If you’ve never traveled with your CPAP machines before, you may feel a little anxious. Is it fragile? Will it be hard for me to go through airport security? Should I check it in with my other luggage or carry it on the flight? Will it occupy a large amount of space in my luggage? No need to panic; you surely have a lot of questions.
We can provide you with the answers. Here are some ideas to help you travel more easily, CPAP and all.
Do not check your CPAP machines.
Have you ever experienced an airline missing a piece of your luggage? You know how irritating it can be to be without a phone charger, a pair of tennis shoes, or your go-to pajamas if you’ve ever been in that situation. Imagine how uncomfortable it would be if, during a layover, your CPAP machines was sent to Des Moines, Iowa instead of Cape Town, South Africa with you because it was put in a suitcase that was ultimately lost.
Since CPAP machines are medically necessary, airlines don’t allow them as carry-on luggage, therefore you should be able to store one in the overhead bins. Before departing, confirm that there are no unusual restrictions, such as a required doctor’s note, with your specific airline.
Prepare Yourself for Security
The CPAP machine has to be removed from its shell and placed into a container before being run through the X-ray machine. The face mask and tubing for the CPAP machine, however, may be left inside. If you’re worried about germs that could be lurking in security bins, it’s a good idea to put the equipment in a clear plastic bag before it goes through the X-ray. As part of an Explosive Trace Detection test, a TSA agent may need to swab your CPAP machines and then place the swab into a particular machine to check for explosive residue. This extra security step is being implemented to further ensure the safety of all passengers and flight crew.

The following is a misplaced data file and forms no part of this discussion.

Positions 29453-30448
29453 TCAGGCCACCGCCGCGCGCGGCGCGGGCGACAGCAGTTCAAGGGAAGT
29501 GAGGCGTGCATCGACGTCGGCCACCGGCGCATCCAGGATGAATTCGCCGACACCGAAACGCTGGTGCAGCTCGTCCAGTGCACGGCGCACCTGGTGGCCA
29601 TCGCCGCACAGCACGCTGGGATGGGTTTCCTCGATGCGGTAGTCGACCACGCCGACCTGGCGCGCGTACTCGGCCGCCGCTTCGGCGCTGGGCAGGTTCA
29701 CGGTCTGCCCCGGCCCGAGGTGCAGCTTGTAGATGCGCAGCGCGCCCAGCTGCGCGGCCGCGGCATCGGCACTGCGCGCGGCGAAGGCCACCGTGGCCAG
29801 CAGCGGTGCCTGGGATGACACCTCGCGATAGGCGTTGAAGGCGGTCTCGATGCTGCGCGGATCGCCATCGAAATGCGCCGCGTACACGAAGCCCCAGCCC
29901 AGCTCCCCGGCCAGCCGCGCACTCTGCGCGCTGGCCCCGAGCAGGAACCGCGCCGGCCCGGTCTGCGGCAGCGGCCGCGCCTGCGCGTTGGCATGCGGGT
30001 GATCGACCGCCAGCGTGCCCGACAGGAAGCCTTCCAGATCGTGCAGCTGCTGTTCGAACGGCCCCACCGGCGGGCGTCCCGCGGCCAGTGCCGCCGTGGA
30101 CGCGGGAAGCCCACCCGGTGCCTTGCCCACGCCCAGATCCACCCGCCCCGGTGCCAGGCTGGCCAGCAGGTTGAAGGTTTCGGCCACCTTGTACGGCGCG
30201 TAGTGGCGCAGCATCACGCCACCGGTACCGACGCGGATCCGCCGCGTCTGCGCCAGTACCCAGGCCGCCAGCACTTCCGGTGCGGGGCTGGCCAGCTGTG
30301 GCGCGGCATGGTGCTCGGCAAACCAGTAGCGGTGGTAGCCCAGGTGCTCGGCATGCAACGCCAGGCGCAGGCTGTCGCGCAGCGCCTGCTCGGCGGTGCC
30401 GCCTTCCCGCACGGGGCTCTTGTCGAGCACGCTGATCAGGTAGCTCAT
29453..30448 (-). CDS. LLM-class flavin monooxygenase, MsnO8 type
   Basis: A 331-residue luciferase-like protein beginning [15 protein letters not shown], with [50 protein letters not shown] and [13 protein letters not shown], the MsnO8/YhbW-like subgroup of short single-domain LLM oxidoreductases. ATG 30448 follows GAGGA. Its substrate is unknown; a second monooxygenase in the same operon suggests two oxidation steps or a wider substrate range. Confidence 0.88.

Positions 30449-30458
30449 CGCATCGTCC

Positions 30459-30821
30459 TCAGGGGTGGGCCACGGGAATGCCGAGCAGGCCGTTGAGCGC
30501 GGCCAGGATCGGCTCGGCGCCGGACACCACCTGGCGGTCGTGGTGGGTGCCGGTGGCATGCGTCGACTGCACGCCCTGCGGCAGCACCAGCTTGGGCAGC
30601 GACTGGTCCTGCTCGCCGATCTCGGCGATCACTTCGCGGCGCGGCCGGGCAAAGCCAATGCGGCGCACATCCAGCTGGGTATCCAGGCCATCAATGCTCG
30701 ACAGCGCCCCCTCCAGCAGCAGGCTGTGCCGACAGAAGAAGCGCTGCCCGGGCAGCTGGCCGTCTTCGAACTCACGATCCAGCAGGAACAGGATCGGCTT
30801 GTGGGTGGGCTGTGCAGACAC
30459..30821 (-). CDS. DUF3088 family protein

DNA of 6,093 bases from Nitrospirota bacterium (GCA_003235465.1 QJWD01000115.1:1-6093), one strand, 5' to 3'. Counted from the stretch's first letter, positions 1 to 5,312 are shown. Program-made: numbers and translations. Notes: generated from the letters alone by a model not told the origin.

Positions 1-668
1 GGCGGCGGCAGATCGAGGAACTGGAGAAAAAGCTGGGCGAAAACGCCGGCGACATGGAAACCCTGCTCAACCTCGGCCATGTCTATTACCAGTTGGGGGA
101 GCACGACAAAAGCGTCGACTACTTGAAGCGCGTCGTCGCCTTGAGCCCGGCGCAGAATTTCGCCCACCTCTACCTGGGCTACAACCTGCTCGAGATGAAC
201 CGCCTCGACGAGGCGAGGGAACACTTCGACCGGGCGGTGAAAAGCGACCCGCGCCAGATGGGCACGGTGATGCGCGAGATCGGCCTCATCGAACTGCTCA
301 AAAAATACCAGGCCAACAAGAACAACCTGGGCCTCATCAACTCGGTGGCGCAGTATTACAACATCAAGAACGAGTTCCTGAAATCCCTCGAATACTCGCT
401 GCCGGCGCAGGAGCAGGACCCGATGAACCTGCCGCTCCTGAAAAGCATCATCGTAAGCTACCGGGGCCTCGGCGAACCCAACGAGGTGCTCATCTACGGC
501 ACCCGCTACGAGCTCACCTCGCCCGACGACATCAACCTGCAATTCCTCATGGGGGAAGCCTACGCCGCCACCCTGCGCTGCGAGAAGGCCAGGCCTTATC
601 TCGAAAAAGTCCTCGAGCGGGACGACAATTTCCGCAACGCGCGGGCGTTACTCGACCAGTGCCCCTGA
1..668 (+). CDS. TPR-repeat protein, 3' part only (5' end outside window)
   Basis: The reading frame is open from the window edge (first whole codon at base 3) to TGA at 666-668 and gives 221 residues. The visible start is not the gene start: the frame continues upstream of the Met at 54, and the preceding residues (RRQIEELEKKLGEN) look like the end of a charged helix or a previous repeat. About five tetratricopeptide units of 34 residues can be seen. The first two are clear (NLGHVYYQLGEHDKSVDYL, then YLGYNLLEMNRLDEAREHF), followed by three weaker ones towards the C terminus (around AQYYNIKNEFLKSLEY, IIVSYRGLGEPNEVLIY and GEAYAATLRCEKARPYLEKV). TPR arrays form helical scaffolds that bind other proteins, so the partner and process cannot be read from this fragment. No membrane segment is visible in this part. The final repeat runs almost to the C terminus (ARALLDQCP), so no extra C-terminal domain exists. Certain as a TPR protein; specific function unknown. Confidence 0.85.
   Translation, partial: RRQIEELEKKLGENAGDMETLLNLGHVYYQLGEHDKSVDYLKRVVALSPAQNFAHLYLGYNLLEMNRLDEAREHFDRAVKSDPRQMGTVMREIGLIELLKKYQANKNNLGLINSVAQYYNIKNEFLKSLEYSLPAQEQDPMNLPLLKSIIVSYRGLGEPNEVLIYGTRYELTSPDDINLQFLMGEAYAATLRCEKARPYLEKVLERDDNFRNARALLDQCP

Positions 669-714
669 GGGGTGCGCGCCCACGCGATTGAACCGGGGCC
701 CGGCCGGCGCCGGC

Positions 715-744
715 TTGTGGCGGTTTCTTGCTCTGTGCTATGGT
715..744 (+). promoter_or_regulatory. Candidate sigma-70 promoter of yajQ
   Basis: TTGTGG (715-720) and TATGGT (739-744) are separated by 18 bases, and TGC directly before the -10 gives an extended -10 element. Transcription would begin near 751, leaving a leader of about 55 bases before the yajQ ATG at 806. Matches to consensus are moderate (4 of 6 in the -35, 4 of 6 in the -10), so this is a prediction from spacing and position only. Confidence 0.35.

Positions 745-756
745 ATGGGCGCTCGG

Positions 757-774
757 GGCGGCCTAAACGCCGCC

A voltage converter
If you are traveling overseas, you certainly packed your wall outlet adapter. Since American outlets have two prongs, your CPAP machines cannot be connected into an outlet that is any other form. Another important issue is that different countries may have different electricity frequency.
The United States uses 120 V and 60 Hz, whereas Indonesia uses 230 V and 50 Hz and Japan uses 100 V and 50 Hz/60 Hz. If you try to plug your gadget into an outlet with a higher voltage, it will probably be damaged and become completely useless.
In other instances, a lower voltage may render the apparatus completely inoperable. You may purchase a voltage adapter to ensure that the voltage disparity won’t damage your CPAP machines if your equipment has a dial that allows you to manually modify the voltage before flying.
Book a flight with outlets if you want to nap while flying.
If you expect to sleep while traveling, utilize your CPAP. In first or business class, the majority of airlines provide power outlets so you may plug in your gadget and get some rest while travelling. Find out which airlines provide power plugs in economy. In order to confirm that you have a seat with a socket for your device, be sure to call your airline before making your reservation.
Consider getting a portable CPAP device.
If your CPAP machines is too big or you think it would be difficult to transport it to and from the plane and your hotel, think about getting a travel-sized one. They are more portable and often come with batteries, which may come in handy if you wish to go camping or go to an area without electricity. Keep in mind that most insurances only cover one CPAP machine, so you could be required to foot the bill.
Your sleep apnea shouldn’t stop you from seeing the destinations on your travel dream list. You may relax and enjoy your vacation knowing you have the resources necessary to manage your sleep apnea by using our suggestions to make bringing your CPAP machines on the road simple.